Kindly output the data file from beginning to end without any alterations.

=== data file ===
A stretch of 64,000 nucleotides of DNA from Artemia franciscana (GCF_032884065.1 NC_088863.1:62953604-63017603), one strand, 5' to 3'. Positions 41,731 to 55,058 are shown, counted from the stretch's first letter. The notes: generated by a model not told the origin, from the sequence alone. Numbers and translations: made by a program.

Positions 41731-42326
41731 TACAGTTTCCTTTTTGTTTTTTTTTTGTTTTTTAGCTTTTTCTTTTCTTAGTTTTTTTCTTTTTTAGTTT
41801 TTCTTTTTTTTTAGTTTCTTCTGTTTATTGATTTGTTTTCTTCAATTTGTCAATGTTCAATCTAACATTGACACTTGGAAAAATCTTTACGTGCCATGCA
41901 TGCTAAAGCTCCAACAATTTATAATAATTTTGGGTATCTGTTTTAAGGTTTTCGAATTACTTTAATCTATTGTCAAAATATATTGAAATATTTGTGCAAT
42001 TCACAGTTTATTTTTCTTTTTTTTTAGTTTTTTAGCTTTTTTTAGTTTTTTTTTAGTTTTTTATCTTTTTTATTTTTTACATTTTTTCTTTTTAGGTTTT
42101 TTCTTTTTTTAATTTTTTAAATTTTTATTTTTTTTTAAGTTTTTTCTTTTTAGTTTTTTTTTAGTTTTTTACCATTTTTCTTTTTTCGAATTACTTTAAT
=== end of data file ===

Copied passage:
A stretch of 64,000 nucleotides of DNA from Artemia franciscana (GCF_032884065.1 NC_088863.1:62953604-63017603), one strand, 5' to 3'. Positions 41,731 to 55,058 are shown, counted from the stretch's first letter. The notes: generated by a model not told the origin, from the sequence alone. Numbers and translations: made by a program.

Positions 41731-42326
41731 TACAGTTTCCTTTTTGTTTTTTTTTTGTTTTTTAGCTTTTTCTTTTCTTAGTTTTTTTCTTTTTTAGTTT
41801 TTCTTTTTTTTTAGTTTCTTCTGTTTATTGATTTGTTTTCTTCAATTTGTCAATGTTCAATCTAACATTGACACTTGGAAAAATCTTTACGTGCCATGCA
41901 TGCTAAAGCTCCAACAATTTATAATAATTTTGGGTATCTGTTTTAAGGTTTTCGAATTACTTTAATCTATTGTCAAAATATATTGAAATATTTGTGCAAT
42001 TCACAGTTTATTTTTCTTTTTTTTTAGTTTTTTAGCTTTTTTTAGTTTTTTTTTAGTTTTTTATCTTTTTTATTTTTTACATTTTTTCTTTTTAGGTTTT
42101 TTCTTTTTTTAATTTTTTAAATTTTTATTTTTTTTTAAGTTTTTTCTTTTTAGTTTTTTTTTAGTTTTTTACCATTTTTCTTTTTTCGAATTACTTTAAT